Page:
Inside Dutch Courage.
Dutch Courage

Viên on Tweede Hugo de Grootstraat is run by a Dutch couple with Vietnamese roots who serve all kinds of banh mi, from classic pork to beef, chicken, fried fish, or tofu. The thịt heo nướng is a real treat: The fluffy white bread is covered in spicy marinated and grilled pork, mayonnaise, pickled carrot and daikon, red chile pepper, and coriander. Pair anything with a cup of Vietnamese iced coffee or mango bubble tea.

Monique van Loon

Wil Graanstra Friteshuis

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No trip to Amsterdam is complete without fries, and Wil Graanstra’s legendary patatkraam (fries stall) is one of the city’s finest. The family-run operation has been on the square beside the Westerkerk since 1956. Graanstra fries fresh-cut potatoes to order, to be enjoyed simply with mayonnaise or ketchup. Go early. He usually sells out by mid-afternoon.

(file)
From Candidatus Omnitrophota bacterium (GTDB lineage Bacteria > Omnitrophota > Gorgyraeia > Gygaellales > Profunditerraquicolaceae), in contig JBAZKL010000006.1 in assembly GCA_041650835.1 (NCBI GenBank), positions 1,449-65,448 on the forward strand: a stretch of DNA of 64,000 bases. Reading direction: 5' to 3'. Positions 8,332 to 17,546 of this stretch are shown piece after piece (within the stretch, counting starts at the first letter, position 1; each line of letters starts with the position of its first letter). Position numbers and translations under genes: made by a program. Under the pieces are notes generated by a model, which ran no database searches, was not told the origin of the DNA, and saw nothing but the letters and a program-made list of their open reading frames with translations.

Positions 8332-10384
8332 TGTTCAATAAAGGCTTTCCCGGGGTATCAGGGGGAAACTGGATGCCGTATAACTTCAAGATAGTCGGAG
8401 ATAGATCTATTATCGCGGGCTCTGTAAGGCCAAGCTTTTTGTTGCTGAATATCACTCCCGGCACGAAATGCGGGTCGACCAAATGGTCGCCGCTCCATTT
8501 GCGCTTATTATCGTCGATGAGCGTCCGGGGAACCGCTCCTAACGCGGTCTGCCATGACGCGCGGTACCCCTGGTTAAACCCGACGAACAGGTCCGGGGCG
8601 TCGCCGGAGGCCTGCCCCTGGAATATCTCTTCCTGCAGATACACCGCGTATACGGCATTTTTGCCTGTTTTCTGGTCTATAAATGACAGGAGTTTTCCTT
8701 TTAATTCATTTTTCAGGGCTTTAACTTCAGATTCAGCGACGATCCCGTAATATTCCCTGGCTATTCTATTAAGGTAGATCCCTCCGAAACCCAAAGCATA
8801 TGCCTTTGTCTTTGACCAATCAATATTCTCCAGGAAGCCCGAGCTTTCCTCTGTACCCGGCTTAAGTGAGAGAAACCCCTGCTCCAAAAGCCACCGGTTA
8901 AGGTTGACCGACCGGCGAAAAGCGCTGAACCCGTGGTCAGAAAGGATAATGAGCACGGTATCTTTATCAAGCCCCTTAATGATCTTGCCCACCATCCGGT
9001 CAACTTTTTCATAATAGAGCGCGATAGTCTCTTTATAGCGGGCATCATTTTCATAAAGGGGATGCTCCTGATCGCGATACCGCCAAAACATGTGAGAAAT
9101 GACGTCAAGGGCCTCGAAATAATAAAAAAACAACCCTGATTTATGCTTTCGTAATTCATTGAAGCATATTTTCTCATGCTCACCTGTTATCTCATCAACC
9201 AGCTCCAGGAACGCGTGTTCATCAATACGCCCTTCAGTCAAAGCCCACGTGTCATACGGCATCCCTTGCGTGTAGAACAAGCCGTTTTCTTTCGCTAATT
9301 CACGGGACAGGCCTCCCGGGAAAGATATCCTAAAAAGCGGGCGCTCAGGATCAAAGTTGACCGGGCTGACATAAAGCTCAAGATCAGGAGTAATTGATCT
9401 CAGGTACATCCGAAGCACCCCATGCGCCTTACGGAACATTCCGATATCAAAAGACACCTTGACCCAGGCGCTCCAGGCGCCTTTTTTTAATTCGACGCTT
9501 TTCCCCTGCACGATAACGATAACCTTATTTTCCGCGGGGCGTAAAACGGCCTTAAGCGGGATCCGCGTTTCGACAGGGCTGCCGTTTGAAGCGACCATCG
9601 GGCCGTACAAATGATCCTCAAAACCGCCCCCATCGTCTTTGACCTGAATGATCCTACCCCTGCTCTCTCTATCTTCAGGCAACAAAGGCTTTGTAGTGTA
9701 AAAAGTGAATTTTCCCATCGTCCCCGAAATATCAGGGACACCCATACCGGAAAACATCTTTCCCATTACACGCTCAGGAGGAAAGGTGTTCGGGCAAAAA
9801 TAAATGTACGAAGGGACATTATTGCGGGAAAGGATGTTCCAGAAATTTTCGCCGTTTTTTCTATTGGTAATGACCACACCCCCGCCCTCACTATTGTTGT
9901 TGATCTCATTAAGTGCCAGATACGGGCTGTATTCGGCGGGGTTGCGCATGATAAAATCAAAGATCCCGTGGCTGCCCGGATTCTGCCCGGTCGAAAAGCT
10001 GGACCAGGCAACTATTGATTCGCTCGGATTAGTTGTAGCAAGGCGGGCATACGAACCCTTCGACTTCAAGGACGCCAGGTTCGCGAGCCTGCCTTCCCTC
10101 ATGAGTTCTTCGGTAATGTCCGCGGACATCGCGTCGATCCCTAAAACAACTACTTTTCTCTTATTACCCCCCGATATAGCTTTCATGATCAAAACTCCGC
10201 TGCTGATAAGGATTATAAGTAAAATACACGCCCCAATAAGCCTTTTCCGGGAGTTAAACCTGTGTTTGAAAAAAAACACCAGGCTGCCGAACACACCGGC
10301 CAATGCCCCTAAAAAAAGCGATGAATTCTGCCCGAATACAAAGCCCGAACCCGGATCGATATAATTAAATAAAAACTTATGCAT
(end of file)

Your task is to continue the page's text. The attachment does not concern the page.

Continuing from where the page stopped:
Haring & Zo

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Contrary to popular belief, Dutch herring is not raw but rather salt-cured — although the complex curing process does give it a raw finish on the tongue. Haring & Zo is one of the few stalls left in Amsterdam these days where you can taste traditional, first-of-the-season herring, called Hollandse nieuwe, usually available starting in early June. Order one au naturel, or opt for the classic accompaniments of raw chopped onion and pickles.

Hands lift pieces of herring with a toothpick.
Hollandse nieuwe.
Anita Hermans/Shutterstock

Gebr. Hartering

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At Gebr. Hartering, brothers Paul and Niek Hartering focus on local ingredients and the best wines. Start your meal with some fresh oysters or charcuterie, followed by the daily five- or seven-course menu, the latter including their signature dry-aged, charcoal-grilled prime rib. A fish option is available too, and the vegetable dishes are always inspiring.

A wood-paneled dining room with tables set for dinner with white tablecloths.
Dining room at Gebr. Hartering.
Gebr. Hartering/Facebook

Fromagerie Abraham Kef